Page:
Electricity provides us with lights and power, on the job and at home. It's such a normal part of our lives that we often forget that power can be dangerous, too.
We've all experienced minor electric shocks, but shocks can be severe enough to kill. Careless use of electricity causes 10% of job-related deaths, as well as many serious injuries.
OSHA has some very detailed regulations designed to keep electricity from becoming a dangerous hazard. Control panels or switch boxes that could produce sparks have to be enclosed. You have to keep electrical equipment of 50 volts or more either in sepa rate rooms or enclosures, behind partitions, or at least eight feet above the ground. Electrical equipment over 600 volts has to be locked or guarded within an 8-foot-high fence or similar enclosure. Nothing but electrical equipment can be kept in these areas so that contact with anything flammable is prevented.
The built-in protections in electrical systems include fuses or circuit breakers that shut off power when they get more of a load than they can handle. Ground-fault circuit interrupters provide added protection outdoors, or in wet areas like bathrooms, b y cutting off power if there's any electrical leakage that could cause shocks.
One of OSHA electrical regulations is specifically aimed at reducing electrically caused accidents and injuries. The detailed Electrical Safety-Related Work Practices Standards (1910.331-360) limits certain tasks to "qualified" employees, who a re defined as having "training in avoiding the electrical hazards of working on or near exposed energized parts."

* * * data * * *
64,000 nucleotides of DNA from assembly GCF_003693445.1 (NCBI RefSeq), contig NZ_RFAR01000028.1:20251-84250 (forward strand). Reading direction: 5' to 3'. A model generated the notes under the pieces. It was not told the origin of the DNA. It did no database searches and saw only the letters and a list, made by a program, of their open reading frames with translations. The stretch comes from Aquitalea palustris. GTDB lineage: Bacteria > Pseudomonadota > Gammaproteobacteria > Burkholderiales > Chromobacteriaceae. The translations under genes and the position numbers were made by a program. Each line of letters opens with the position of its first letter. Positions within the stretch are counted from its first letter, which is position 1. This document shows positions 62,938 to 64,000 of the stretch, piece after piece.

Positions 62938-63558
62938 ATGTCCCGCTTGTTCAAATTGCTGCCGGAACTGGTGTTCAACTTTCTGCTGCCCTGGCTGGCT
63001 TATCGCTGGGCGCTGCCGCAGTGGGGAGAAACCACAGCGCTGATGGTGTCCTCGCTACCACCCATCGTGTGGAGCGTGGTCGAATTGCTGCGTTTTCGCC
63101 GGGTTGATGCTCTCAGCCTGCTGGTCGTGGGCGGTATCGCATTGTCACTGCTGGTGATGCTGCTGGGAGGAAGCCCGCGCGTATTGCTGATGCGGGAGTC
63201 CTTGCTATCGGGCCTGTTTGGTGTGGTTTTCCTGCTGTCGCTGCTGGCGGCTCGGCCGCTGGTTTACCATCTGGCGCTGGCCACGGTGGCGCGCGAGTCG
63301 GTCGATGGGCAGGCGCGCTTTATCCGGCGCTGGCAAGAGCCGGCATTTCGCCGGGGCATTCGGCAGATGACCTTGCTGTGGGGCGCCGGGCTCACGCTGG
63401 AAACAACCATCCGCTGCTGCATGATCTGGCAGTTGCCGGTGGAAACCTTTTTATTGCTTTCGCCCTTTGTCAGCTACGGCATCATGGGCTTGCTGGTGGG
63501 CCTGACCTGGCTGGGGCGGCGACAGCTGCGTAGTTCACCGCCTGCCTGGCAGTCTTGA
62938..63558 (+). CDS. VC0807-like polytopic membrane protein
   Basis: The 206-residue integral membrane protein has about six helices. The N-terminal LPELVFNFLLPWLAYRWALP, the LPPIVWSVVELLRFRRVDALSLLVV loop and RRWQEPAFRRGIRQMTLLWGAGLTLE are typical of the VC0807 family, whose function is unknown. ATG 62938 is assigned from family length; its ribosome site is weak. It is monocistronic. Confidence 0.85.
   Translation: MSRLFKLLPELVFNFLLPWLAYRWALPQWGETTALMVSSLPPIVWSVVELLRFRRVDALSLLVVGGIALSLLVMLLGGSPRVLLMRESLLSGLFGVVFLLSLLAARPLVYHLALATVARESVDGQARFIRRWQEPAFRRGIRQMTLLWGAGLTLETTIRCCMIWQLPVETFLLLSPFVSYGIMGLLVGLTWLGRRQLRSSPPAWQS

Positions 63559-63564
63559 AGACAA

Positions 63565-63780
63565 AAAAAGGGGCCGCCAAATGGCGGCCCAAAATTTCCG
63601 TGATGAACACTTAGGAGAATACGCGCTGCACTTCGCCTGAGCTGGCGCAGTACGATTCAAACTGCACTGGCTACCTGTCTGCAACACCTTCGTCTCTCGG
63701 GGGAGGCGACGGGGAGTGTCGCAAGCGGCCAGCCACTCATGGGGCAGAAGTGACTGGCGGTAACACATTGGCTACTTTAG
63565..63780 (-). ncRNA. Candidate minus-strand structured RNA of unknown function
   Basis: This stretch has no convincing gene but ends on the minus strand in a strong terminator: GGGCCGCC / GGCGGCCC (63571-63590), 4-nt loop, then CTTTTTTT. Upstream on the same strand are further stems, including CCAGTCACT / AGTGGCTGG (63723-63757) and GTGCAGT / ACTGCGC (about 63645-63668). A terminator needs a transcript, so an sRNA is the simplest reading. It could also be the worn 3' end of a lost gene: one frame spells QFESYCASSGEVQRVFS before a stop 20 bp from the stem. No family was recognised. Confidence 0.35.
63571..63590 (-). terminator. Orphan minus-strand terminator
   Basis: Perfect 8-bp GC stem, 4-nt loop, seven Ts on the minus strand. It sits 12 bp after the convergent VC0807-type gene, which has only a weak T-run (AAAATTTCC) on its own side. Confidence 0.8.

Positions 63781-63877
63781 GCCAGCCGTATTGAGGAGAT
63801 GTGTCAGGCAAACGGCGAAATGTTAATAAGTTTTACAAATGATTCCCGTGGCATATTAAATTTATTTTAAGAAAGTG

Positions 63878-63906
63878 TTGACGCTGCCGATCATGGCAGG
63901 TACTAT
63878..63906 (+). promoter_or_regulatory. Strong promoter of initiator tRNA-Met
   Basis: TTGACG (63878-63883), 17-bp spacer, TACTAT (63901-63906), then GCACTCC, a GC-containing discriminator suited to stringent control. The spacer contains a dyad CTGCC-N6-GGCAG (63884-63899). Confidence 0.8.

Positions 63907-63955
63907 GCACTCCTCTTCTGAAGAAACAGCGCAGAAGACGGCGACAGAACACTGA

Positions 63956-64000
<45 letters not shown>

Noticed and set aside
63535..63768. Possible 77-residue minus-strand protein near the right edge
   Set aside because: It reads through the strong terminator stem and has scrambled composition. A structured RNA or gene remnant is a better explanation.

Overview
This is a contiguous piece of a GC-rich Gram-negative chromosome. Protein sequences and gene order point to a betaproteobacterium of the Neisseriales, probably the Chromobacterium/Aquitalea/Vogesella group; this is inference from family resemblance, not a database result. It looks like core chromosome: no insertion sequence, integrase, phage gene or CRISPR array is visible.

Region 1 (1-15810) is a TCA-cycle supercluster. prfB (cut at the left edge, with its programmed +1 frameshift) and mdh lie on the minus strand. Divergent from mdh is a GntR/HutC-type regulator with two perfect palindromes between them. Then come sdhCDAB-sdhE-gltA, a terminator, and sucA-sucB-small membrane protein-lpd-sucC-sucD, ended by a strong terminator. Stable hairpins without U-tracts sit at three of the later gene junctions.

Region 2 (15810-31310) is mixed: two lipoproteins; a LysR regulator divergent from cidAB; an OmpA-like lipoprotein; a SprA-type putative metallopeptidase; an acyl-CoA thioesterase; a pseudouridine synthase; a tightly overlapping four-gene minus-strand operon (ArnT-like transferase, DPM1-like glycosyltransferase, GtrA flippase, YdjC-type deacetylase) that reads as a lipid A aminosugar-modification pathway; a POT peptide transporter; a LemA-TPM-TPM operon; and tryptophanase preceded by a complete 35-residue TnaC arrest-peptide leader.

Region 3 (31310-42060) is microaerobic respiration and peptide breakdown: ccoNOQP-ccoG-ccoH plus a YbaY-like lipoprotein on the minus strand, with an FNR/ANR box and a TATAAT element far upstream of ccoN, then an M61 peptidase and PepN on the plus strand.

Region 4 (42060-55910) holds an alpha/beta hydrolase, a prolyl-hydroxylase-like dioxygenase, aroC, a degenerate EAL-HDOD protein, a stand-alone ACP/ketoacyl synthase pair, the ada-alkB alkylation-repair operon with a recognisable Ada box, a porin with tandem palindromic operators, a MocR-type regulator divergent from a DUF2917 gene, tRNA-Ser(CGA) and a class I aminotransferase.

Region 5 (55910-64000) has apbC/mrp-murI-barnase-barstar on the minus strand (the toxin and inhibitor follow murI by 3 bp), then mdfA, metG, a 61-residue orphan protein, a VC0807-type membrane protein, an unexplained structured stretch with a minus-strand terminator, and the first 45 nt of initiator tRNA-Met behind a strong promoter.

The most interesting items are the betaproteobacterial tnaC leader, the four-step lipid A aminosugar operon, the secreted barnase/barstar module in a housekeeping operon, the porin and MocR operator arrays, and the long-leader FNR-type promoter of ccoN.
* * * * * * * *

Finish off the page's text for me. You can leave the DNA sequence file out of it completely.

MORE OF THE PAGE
The standard defines all other employees as "unqualified" meaning they have no special training in recognizing and avoiding electrical hazards but might be exposed to electrical shock in the job.
A key reason for all these protections is to prevent a major electrical hazard shock. That's what happens when electric current goes through you because a wire isn't properly enclosed, or has defective insulation, or because you make direct contact with "live" electricity like a power line. The risk grows with length of contact with electric current, especially if the current enters your body near you heart. The ultimate electric shock is electrocution, and it doesn't take much electrical pow er to kill you.
Instant death is not electrical shock's only hazard. It can cause pain, loss of muscle control and coordination, internal bleeding, damage to nerves, muscles, or tissues, and cardiac arrest.
Another hazard is electric burns. If you touch overheated equipment, or if current flows through your body, you can end up with serious burns of skin and internal tissues.
If you overload circuits or equipment, you could encounter still another electrical hazard: overheating that causes a fire or explosion. This is especially dangerous in areas that contain flammable or explosive material.
To use electricity safely, you have to be able to identify its most common hazards. Most occur in everyday work situation, rather than the specific electrical tasks covered by the OSHA standard. Electrical repair should be left to skilled, trained peopl e. So if you spot one of these hazards, don't touch anything. Report it to your supervisor immediately so repairs can be made.
Here are the hazards to watch for: